How do monoslope beef barns compare to open feedlots in terms of air quality? What sort of emissions are coming from these buildings and at what levels? To find out the answers to these and more, join us for Friday’s (July 19) webcast on monoslope beef barns. This webcast will highlight the results of air quality research being done in and around several barns in South Dakota and Iowa. The webcast will be held at 2:30 pm (eastern); 1:30 pm (central); 12:30 pm (mountain) and 11:30 am (pacific). One of the featured speakers is our own Beth Doran from NW Iowa. Check it out! It will also be archived for viewing later if you miss it on Friday.
The fungus “ergot” has been found in some areas of Iowa, including smooth brome and some fescue in the southeast and some brome grass in central Iowa. ISU Extension beef veterinarian Grant Dewell and ISU veterinary toxicologist Steve Ensley have put together a two-page fact sheet that describes ergot poisoning, including identifying pasture or hay samples, recognizing clinical signs in cattle, along with diagnosis, treatment and prevention information. Download the ergot fact sheet from the ISU Veterinary Diagnostic and Production Animal Medicine website.
Iowa State University Extension & Jackson Soil & Water Conservation District are hosting a Beef Facilities Meeting. The purpose of this meeting is to provide information to producers who are considering feeding cattle under roof. It will be held on Tuesday, July 16, 2013, from 9:30 – Noon at the Clinton Community College Campus in Maquoketa located at 501 West Washington Street.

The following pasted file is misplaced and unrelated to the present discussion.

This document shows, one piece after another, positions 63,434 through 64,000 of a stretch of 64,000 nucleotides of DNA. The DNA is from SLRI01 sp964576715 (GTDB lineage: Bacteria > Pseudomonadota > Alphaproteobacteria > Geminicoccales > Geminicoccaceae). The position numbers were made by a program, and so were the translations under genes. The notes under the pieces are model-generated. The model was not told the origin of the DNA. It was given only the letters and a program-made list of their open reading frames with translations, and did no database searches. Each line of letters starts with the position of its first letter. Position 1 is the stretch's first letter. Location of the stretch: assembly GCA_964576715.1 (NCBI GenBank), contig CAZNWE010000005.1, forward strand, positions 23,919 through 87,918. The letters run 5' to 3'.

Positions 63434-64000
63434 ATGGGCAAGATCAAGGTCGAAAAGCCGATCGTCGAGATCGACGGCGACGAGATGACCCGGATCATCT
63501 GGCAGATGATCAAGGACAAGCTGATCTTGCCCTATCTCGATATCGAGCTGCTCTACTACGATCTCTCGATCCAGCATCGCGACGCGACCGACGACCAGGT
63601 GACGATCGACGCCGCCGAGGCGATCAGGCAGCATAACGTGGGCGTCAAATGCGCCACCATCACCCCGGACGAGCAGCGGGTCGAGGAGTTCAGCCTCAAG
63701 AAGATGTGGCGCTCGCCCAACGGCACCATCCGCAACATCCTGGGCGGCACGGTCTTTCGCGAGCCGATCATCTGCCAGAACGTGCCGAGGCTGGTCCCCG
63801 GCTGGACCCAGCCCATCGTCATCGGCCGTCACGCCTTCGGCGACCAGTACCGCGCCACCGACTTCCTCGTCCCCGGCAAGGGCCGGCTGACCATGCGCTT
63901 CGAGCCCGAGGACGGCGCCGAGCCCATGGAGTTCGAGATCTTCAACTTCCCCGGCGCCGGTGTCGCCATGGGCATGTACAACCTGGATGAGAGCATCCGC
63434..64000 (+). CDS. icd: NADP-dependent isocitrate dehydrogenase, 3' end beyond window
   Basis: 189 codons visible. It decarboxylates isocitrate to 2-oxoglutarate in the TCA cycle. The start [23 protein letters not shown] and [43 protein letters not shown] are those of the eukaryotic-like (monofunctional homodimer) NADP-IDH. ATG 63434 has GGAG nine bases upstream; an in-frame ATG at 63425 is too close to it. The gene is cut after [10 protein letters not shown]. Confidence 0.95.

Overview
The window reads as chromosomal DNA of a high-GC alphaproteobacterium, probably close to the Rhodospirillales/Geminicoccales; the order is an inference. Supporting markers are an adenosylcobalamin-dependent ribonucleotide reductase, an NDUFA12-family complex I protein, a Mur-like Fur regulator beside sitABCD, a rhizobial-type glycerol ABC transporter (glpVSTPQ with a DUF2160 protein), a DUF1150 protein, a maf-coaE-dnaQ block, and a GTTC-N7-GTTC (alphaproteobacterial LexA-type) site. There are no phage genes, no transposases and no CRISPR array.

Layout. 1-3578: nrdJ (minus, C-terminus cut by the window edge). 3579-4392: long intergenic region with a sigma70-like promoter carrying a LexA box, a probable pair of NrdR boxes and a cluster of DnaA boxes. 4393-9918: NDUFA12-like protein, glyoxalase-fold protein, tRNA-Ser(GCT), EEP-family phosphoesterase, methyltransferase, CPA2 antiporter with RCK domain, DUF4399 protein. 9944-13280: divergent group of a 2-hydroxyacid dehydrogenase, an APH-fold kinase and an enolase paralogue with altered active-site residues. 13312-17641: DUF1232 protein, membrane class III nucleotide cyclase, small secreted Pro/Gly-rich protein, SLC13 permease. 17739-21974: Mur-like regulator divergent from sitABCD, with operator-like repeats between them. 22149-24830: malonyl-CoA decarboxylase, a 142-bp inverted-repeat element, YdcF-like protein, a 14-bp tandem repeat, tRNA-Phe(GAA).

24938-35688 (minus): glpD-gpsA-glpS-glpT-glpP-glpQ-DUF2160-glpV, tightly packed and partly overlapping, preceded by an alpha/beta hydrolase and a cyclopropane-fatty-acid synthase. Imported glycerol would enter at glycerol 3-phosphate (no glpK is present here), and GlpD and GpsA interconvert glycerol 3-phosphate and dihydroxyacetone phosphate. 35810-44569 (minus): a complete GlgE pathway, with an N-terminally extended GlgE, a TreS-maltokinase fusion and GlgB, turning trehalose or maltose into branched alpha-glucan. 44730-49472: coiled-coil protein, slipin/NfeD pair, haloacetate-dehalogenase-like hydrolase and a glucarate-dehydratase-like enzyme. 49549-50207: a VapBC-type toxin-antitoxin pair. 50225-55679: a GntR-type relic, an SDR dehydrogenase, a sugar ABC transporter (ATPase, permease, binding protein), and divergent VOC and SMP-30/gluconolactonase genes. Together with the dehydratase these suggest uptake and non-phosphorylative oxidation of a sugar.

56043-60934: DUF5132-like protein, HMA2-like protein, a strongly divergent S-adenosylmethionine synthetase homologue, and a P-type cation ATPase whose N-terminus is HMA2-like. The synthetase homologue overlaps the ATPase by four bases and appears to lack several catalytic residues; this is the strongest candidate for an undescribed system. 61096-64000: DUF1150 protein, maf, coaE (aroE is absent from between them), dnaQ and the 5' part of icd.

The major focus of the meeting will be to compare and contrast mono-slope deep bed pack barns, slatted floor deep pit barns, and hoop buildings. Speakers for the program include Dr. Dan Loy, Iowa State University beef Specialist on facility comparison and management; Dr. Greg Brenneman, ISU Extension Agricultural Engineer, on manure from different types of facilities and it’s economic value; and Lori Schnoor, Jackson County District Conservationist, Natural Resources Conservation Service (NRCS), on water quality improvements to feedlots and funding available. A panel of producer will also discuss their experience with different types of facilities.
The meeting is free, and is open to any interested producer. For more information on the program contact Lori Schnoor at the Jackson County NRCS office at 563-652-2337 ext. 3.
While I’m no longer a beef producer, I’ll always remain a beef consumer. Which is why I get so frustrated when I hear others talk about the high cost of food today. I also get frustrated when I see grocery carts heaped full of preprocessed, junk food and little or now fresh fruit, veggies, meat or dairy foods. That is why I thought I’d share this link about beef costing only about $1 per serving, but providing ten major nutrients. How many other foods can you purchase for $1 per serving that provides so much nutrition???